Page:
More Money Equals Worse Education
December 20, 2000
Almost everyone seems to agree that the answer to better education is more money. Congress just voted an 18 percent increase in education funds, and 78 percent of voters polled last month by CNN said "more funds" were the answer to improving schools. However, critics say, money isn't the answer.
- For three decades, taxpayers have given the education establishment more money to lower student-teacher ratios -- and the ratio has come down, from 25.8 students per teacher in 1960 to 17.3 in 1995.
- Per pupil expenditure has gone from around $2,000 to around $7,000 in the same period.
- Yet reading scores have remained virtually flat.
What's up? Critics say there are several reasons why more money hasn't helped. A major reason is that public schools are effectively a monopoly.
- The public school system is a taxpayer-funded monopoly with about 90 percent of the market (students).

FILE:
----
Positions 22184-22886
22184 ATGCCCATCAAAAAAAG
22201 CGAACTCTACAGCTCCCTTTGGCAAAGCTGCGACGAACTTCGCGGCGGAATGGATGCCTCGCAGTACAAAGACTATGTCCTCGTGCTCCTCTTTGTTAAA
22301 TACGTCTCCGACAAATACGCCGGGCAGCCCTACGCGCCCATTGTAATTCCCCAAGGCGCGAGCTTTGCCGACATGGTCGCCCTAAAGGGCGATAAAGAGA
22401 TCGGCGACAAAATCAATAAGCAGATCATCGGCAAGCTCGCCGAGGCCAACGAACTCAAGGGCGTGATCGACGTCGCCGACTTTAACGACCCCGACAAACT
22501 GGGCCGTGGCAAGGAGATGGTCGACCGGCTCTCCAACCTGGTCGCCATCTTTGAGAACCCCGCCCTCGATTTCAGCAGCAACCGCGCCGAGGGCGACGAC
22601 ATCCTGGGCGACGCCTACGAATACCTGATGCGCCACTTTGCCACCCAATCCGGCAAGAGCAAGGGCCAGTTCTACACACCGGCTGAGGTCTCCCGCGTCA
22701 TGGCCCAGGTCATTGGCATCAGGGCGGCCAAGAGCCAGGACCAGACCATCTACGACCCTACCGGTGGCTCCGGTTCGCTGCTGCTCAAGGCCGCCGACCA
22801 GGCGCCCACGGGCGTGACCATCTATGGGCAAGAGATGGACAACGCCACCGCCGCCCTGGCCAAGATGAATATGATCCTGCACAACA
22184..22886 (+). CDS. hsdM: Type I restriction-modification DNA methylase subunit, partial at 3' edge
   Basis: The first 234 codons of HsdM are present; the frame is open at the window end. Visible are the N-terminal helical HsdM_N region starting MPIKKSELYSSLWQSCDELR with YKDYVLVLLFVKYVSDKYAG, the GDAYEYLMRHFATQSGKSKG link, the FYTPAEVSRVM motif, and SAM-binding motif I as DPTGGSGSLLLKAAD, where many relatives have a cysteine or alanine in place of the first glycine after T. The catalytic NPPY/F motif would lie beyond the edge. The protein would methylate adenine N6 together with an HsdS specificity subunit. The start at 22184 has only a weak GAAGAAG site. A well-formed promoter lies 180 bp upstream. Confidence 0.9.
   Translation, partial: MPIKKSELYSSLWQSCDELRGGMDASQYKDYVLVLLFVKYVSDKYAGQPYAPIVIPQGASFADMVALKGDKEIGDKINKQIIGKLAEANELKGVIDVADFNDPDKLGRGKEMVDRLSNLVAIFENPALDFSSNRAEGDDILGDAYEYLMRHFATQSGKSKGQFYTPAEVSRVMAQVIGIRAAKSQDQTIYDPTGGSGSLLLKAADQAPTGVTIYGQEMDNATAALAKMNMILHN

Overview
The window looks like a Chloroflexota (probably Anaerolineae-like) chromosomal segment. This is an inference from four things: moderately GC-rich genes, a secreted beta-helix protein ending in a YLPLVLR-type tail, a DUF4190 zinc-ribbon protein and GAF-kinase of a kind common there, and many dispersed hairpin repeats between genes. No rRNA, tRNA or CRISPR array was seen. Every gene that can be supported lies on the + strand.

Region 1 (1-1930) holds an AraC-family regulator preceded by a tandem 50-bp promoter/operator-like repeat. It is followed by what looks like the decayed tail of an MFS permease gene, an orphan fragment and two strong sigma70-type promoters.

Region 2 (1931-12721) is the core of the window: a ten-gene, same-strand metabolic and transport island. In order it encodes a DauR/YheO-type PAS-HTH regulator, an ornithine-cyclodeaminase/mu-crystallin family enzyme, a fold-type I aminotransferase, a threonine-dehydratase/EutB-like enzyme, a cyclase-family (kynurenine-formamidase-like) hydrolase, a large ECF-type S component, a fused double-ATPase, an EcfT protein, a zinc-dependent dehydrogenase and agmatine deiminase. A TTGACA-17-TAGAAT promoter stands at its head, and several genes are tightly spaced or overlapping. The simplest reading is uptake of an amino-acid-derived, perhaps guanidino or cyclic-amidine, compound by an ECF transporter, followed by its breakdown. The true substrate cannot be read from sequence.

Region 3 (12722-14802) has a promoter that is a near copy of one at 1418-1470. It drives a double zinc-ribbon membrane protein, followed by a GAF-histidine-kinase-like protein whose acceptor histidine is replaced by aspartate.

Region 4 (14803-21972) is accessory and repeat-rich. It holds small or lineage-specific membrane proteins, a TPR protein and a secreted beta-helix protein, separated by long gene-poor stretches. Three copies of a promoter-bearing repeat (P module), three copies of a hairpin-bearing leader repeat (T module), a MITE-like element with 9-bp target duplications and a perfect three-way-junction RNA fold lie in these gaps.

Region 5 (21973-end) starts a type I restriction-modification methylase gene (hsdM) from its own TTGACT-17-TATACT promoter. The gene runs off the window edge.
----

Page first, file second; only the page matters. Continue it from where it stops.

- A monopoly serves the monopolist first, not its customers, who have little choice but to get their services from the monopoly.
- Consequently, the prices are higher than they might be under competition, and the quality of goods or services are of minor consideration.
- As long as the government continues to direct money and students to schools, the current situation will obtain and more money will just make it worse, since many public schools will continue to offer inferior education for higher and higher prices.
The only possible remedy, critics believe, is to break the monopoly by introducing competition into the school marketplace by offering parents a choice among schools.
Source: Editorial, "More Money?" Wall Street Journal, December 20, 2000.
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